MS: Well, you did a wonderful job. And actually, I have heard your name come up many times, not only just being such an admired woman leader, but also as somebody who could potentially run for president or would make a great president. Is that something that you would ever consider?
NP: No. Here’s the thing: I didn’t even focus on becoming Speaker, but I knew—as whip, and as leader, and then as Speaker and then leader again—that the cooperation you get from members, which is everything— how you build consensus—has to have no doubt associated with it that it’s anything but for the good of the country. That there isn’t even a slight tinge that there might be some other political agenda at work. This is not for the faint of heart, any of it. You take a vote, you make friends and foes, and everybody has to know that this is a consensus that we build together. I think that’s really important. And nothing could be more of a thrill to me than to represent the people of San Francisco in Congress. To be speaker and have that recognition from my colleagues, and to be the first woman—I’m honored by that. I thought it would be not in furtherance of reaching all of our goals if there was any doubt that I wanted to run for any other office. And I didn’t, so that was easy [laughs]. There was no contrivance there; it was like, “Make no mistake: I’ve reached my height” [laughs].
MS: When you were talking about the importance of a consensus—and certainly in this current climate, that seems really important—what advice do you have on working with people across the aisle whose opinions you may disagree with but who you have to interact with?
NP: We come to Congress representing our own district. And so does everybody else, so even if you disagree with the manner in which some people present their views and how negative they may be, the fact is, you respect the people who sent them there. They are there, a House of Representatives, and so it’s unimportant what you think of somebody; what is important is that you respect their constituents and the right of that person to represent them. Now, having said that, you know you’re in the marketplace of ideas; that’s how our founders had intended. You depend on the strength of the power of your ideas, the strength of your argument, to compete in this marketplace of ideas to prevail. You know that if you’re going to do something that’s going to have sustainability that you’re going to have to try to build consensus across the aisle, if possible. Go to find common ground; where you can’t, you stand your ground, as I always say. But you always try.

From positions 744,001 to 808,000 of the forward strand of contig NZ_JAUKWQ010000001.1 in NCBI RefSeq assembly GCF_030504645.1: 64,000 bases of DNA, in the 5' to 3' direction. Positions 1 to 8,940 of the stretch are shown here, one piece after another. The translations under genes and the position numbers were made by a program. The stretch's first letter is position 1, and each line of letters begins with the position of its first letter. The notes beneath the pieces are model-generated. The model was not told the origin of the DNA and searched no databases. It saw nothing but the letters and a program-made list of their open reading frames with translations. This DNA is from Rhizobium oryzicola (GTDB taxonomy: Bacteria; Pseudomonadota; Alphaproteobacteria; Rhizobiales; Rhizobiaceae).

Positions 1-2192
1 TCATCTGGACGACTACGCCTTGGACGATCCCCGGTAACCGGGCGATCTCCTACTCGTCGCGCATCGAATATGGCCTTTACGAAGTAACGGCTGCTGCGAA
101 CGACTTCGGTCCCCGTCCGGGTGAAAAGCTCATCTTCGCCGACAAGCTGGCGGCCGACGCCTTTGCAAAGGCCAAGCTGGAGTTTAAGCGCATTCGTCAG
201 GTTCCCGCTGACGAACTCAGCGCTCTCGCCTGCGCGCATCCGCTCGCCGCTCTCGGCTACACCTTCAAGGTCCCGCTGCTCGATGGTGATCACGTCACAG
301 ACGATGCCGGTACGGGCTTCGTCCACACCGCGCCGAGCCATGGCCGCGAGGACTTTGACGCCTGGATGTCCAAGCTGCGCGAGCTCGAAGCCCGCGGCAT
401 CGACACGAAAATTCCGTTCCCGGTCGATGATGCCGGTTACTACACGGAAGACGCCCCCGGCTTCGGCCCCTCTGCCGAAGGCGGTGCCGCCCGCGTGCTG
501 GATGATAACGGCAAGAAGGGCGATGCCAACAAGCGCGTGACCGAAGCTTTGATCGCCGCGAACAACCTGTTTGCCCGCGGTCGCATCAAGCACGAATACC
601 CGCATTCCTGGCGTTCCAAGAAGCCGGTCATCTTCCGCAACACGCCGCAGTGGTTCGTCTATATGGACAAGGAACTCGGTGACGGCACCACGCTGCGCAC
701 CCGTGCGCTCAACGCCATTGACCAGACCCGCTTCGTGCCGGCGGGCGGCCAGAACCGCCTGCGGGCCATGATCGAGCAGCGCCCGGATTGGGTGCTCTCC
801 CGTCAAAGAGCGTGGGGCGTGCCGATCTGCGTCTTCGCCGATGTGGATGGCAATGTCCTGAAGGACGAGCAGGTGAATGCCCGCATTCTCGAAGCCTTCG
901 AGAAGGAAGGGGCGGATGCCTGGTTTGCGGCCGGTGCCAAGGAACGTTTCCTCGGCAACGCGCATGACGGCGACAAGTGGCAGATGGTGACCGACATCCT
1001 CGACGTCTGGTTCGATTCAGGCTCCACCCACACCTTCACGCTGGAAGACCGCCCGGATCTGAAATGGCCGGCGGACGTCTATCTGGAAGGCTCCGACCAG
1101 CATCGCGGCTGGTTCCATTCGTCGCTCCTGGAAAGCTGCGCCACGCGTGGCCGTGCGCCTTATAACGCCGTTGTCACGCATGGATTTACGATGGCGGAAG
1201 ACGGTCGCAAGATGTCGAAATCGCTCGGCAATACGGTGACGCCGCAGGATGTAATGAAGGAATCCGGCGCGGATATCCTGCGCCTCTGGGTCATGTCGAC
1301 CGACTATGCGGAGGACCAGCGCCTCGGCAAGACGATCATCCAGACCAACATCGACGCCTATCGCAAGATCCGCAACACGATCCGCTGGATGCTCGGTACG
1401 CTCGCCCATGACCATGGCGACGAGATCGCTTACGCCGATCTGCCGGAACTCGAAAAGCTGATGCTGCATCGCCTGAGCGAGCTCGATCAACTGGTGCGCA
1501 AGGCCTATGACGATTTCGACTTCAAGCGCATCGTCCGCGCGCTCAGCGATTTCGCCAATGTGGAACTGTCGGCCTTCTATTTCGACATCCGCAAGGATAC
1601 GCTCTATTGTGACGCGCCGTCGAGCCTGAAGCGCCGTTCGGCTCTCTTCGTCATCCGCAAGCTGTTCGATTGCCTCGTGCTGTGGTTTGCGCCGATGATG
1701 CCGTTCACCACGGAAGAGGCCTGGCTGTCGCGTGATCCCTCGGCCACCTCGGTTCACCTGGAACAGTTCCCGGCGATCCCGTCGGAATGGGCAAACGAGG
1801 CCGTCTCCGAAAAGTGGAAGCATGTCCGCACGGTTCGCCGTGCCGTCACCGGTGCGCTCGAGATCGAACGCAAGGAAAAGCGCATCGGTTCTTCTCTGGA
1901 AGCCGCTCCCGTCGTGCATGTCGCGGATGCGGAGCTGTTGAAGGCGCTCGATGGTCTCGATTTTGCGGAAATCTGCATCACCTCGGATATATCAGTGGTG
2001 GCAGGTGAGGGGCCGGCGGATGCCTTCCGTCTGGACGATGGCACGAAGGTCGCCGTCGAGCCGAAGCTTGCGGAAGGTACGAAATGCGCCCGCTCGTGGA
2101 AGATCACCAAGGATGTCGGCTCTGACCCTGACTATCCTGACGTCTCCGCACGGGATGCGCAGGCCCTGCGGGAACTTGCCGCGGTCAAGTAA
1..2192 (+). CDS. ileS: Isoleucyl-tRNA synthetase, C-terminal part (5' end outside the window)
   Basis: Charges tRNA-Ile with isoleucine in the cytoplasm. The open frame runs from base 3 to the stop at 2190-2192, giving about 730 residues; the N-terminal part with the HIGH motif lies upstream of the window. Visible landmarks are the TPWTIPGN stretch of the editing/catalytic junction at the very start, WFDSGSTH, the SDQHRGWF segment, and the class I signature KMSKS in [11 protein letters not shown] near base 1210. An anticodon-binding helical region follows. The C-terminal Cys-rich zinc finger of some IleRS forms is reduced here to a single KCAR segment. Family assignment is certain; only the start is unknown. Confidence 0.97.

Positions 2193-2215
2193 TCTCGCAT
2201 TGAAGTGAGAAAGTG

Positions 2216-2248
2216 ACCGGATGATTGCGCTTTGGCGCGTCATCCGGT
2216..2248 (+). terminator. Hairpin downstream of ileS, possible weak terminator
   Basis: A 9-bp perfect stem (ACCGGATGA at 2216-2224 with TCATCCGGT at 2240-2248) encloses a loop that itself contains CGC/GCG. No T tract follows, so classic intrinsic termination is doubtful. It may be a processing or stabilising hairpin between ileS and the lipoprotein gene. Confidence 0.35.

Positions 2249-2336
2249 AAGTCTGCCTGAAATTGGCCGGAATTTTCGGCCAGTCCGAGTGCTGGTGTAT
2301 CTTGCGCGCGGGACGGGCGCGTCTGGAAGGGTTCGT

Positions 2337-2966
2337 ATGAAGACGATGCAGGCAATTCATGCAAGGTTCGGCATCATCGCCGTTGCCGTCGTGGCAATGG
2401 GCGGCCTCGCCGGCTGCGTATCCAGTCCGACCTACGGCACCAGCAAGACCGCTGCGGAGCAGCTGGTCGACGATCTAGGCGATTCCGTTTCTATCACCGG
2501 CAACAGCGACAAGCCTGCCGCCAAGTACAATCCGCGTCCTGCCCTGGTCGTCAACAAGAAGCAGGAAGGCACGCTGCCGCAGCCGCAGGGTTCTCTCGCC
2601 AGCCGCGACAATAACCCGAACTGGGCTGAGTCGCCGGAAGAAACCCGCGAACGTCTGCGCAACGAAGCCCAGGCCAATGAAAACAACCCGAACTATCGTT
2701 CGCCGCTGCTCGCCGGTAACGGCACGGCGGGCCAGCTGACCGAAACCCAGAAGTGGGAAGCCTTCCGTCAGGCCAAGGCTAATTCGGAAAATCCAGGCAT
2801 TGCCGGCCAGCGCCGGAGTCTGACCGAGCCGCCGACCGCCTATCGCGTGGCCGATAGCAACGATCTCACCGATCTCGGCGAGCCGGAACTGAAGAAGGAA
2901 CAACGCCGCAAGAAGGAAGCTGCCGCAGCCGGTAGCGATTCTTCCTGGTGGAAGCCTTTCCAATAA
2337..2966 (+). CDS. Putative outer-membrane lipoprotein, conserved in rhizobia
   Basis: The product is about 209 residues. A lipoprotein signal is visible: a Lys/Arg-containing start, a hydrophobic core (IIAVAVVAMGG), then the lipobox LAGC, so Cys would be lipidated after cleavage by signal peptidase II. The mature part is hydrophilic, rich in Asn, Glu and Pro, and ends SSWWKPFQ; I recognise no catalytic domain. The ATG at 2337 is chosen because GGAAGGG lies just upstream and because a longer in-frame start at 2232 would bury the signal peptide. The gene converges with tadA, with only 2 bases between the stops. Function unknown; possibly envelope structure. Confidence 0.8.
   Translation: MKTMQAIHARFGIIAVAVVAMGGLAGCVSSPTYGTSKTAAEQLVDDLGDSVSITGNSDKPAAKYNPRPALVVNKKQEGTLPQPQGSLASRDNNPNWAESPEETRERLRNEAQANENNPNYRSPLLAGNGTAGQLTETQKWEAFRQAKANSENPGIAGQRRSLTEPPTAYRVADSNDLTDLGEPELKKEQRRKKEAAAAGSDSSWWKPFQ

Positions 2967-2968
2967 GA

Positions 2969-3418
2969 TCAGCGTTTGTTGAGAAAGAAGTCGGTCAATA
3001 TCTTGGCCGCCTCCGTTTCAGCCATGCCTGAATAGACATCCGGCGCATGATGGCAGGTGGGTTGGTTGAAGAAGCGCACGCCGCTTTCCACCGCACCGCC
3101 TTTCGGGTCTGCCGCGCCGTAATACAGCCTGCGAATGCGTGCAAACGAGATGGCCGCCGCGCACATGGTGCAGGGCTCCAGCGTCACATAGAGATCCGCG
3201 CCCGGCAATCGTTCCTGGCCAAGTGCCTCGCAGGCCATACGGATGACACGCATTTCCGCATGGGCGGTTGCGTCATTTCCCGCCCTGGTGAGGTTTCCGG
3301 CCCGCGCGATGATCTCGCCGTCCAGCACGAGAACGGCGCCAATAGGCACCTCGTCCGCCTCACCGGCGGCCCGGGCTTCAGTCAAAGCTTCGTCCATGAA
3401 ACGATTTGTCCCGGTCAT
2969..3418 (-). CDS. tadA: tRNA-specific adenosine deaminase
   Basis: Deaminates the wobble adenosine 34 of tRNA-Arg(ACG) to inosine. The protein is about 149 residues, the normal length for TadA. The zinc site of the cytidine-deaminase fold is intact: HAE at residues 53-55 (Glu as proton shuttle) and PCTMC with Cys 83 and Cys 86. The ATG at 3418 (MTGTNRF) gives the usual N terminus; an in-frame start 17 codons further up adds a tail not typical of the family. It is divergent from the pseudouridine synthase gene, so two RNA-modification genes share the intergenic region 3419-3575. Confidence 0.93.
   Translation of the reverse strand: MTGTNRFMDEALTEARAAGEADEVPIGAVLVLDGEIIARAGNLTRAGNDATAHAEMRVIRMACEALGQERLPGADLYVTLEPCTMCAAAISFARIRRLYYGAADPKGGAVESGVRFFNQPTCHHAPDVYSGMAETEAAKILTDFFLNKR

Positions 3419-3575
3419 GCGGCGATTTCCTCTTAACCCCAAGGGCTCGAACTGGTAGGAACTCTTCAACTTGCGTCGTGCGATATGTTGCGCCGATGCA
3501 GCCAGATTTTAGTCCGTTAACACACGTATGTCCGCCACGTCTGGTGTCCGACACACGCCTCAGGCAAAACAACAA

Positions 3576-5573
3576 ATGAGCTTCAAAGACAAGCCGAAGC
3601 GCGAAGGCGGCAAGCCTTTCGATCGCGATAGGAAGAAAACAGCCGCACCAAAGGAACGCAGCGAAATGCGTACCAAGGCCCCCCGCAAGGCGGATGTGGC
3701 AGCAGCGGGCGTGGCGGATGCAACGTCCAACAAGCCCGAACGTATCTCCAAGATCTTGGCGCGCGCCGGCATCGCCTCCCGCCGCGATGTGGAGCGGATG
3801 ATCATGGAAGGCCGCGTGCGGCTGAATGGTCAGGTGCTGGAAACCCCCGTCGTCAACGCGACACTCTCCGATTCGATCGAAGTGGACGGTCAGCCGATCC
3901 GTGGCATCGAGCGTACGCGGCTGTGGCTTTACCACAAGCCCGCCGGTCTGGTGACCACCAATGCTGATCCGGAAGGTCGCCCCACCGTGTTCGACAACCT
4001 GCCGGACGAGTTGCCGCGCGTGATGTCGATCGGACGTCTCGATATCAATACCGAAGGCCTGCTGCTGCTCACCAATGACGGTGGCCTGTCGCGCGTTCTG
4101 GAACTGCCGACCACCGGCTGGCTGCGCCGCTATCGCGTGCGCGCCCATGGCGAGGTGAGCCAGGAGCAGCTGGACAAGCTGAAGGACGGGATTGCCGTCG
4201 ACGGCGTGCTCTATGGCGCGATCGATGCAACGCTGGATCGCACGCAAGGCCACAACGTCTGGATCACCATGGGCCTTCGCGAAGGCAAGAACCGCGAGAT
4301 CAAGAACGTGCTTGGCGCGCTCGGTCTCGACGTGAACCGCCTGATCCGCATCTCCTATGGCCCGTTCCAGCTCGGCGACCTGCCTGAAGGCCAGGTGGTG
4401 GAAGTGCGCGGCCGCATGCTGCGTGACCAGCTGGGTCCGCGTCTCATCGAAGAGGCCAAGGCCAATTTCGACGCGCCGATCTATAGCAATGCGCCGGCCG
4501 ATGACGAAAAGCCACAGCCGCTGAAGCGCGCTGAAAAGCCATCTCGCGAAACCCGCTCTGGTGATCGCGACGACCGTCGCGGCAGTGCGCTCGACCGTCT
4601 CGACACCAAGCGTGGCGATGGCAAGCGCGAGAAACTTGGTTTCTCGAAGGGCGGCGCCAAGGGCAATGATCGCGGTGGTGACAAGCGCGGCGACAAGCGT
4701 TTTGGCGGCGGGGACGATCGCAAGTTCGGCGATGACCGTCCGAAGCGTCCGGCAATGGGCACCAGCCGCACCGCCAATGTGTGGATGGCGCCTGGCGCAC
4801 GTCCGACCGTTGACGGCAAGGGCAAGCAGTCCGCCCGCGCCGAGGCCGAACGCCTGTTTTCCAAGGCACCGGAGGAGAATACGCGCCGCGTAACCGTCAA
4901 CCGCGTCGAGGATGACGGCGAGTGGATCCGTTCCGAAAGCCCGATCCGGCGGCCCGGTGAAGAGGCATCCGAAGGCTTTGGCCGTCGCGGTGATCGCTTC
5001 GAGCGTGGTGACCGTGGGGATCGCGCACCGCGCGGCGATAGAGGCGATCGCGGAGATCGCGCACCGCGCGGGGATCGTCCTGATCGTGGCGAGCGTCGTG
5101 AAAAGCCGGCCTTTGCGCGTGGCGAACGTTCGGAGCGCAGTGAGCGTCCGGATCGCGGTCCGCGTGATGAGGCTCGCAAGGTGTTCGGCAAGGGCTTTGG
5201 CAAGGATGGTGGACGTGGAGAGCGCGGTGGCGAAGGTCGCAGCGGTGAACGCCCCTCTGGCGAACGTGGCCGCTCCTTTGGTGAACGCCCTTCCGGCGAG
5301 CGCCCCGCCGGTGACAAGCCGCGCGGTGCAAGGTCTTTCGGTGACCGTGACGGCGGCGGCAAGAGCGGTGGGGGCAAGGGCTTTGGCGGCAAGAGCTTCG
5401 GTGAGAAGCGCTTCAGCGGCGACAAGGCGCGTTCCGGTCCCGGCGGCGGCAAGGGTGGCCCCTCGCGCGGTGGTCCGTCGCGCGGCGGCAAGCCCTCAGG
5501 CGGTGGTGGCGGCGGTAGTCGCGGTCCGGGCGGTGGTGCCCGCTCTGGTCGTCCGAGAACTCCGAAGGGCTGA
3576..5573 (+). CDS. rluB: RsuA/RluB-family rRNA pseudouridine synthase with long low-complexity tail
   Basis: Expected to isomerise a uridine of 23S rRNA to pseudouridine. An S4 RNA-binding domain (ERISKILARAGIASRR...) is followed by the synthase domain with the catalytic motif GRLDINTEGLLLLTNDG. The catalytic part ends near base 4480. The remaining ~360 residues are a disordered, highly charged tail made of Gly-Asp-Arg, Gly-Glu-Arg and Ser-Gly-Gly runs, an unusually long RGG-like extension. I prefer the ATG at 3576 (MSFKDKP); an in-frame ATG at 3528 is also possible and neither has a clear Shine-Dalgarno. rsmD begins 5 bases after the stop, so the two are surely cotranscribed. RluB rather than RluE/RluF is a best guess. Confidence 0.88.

MS: Looking at Washington right now, it can seem very daunting and it looks like a lot of work to people. What would you say are the positives? What drives you and fuels your work and motivates you every day? What are the joys of doing the work that you’re doing?
NP: Well, again, there are 435 members in the House, only one from my district, from each of our districts, so that’s a great honor—that is a tremendous honor to be able to speak for the people of your district. So that’s always a joy, and when it isn’t, it’s time to go home. To represent your district in the people’s House—how thrilling, how thrilling.
I think that people have some thought that this gridlock has been there for a long time. It really hasn’t. It’s largely something that has obstructed progress from when President Obama came in and the Republicans declared that they would stop his success, and they did that in a way that I think was harmful to the American people.
So it’s not about the niceties of debate; it’s about what are we here to do? If they’re standing in the way of jobs for the American people, then we have to make that fight. And we have differences of opinion on the role of government in whatever it is—the education of our children, the safety and good health of our neighborhoods and of our people, you know, all of that. We believe what we believe, and we respect that other people have different beliefs, but we don’t just roll over and say, “Okay, we all sign up for obstruction.” We just can’t. We can’t govern . . . we’re called the legislative branch; we came to legislate and that’s what we should do. So when people say this and that, I say, “You know what, understand this: the House has always been a competitive arena for the battle of ideas. Anybody who’s here to obstruct progress for our country really should be held accountable for that.” And that’s what we’re dealing with right now.